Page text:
Consumer borrowing in January added $16.2 billion to a total of $2.8 trillion – over 200,000 jobs were created in each month from November through January. The Dow Jones Industrial Average reached an all time high of 14,413 on March 8. Worldwide share prices exceeded their peak of mid June 2008. Surging stock prices, mending housing and labor markets as well as a booming energy sector are among the tailwinds propelling the U.S. economy. The mix of new jobs is also changing, as we create higher paying jobs.
“The climate for boat sales and boat prices are the most robust which we have viewed since 2008. We are experiencing very strong pent-up demand for pre-owned boats and yachts,” said Hannon. “We are receiving substantial inquiries for superior quality and extremely well maintained boats in the 30- to 80-foot range.”
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When the Great Recession hit, potential boat buyers headed for safe harbor – and stayed there.
Now a few are venturing out, as consumer confidence has strengthened somewhat, according to a report in the Star News, Wilmington, N.C.
“We have been seeing an uptick and slow recovery for the industry,” said Ellen Hopkins, spokeswoman for the National Marine Manufacturers Association (NMMA), a Chicago-based trade group.
“Last year was the first time we started to see some growth,” Hopkins continued. She said the group anticipates a 10% increase this year over 2011.
Figures from the marine manufacturers association show just how far sales had fallen. Total spending on power boats, trailers and accessories in North Carolina totaled $504.3 million in 2008, but by 2010 had plunged to $360.9 million, according to the industry group’s figures.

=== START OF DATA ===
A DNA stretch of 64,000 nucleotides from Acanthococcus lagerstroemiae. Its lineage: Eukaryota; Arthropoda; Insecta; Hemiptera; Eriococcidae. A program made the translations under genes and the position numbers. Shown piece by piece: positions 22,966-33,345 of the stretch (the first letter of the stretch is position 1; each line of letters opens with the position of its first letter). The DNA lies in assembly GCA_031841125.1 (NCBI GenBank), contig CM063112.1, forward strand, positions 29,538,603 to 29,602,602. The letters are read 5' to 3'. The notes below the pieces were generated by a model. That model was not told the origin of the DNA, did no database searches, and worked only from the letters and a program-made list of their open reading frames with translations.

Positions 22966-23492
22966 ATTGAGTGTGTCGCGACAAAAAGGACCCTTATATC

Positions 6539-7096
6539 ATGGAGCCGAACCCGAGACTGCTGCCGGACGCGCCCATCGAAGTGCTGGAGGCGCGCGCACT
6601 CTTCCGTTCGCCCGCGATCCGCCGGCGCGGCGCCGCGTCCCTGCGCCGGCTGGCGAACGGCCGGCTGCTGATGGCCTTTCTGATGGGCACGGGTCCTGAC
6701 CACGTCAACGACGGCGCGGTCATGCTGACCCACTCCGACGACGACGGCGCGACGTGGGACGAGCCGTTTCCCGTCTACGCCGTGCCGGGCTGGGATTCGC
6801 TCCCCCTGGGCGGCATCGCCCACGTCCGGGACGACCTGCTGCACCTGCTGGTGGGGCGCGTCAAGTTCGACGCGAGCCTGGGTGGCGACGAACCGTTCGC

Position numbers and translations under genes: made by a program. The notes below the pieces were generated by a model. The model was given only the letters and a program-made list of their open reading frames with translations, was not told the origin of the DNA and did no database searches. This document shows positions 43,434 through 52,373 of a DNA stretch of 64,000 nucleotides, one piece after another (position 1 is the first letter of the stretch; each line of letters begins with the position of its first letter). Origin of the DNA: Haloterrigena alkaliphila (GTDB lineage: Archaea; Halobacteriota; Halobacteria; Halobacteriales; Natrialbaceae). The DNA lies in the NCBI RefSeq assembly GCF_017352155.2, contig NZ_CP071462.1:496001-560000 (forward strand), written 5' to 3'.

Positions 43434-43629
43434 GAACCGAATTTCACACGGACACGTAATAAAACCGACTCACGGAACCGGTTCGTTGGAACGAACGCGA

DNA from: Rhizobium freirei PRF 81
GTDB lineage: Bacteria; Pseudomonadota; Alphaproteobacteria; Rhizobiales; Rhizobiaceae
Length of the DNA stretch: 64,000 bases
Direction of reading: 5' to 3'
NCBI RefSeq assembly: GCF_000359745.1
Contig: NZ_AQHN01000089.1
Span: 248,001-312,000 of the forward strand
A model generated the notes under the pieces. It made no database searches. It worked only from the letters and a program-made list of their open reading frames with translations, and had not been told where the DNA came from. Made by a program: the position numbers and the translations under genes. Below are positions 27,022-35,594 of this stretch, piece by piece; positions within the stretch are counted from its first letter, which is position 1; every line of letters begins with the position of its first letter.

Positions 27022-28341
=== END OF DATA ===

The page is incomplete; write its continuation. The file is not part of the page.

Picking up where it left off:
Last year saw an 11.6% rebound in the state, however, to $402.8 million, ranking North Carolina No. 7 in the nation in expenditures.
“It’s been difficult but we’re certainly coming back,” said Tricia Bennett, president of Bennett Brothers Yachts, which does restoration and repair of craft ranging all the way up to Coast Guard cutters.
“There’s been an increase in sales, which started about mid-year. The low point was about two years ago, and it’s been slowly coming back. People put projects on hold.”
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Editor’s Note: Robert W. Baird & Co. issued a client newsletter to investors following the September boat sales report from Statistical Surveys Inc. The following offers a summary of the results.
September powerboat retail flat. U.S. consumer purchases of powerboats were unchanged in September versus last year, according to Statistical Surveys. Demand for aluminum powerboats (+4%) outpaced demand for fiberglass boats (-3%), continuing the trend of better performance in the lower-priced segment of the market. Retailers are on pace to sell 156K powerboats in 2012, up 12%.
• U.S. powerboat retail flat in September. U.S. powerboat retail was roughly flat in September. Sales trends decelerated to +6% in Q3 after growing 12% in the first half of 2012. The month of September falls in the offseason for boat sales, and accounts for 6% of the annual market. U.S. powerboat retail is up 12% YTD in 2012.
• Mix still favors smaller boats. Smaller boats continue to perform better than larger boats, consistent with our expectations. We believe consumers have more equity (or less negative equity) in smaller boats, driving better trade-in activity.
This summary of a Baird research report is not intended as investment advice. To participate in Baird surveys and receive research reports, contact Craig R. Kennison, CFA, at email@example.com.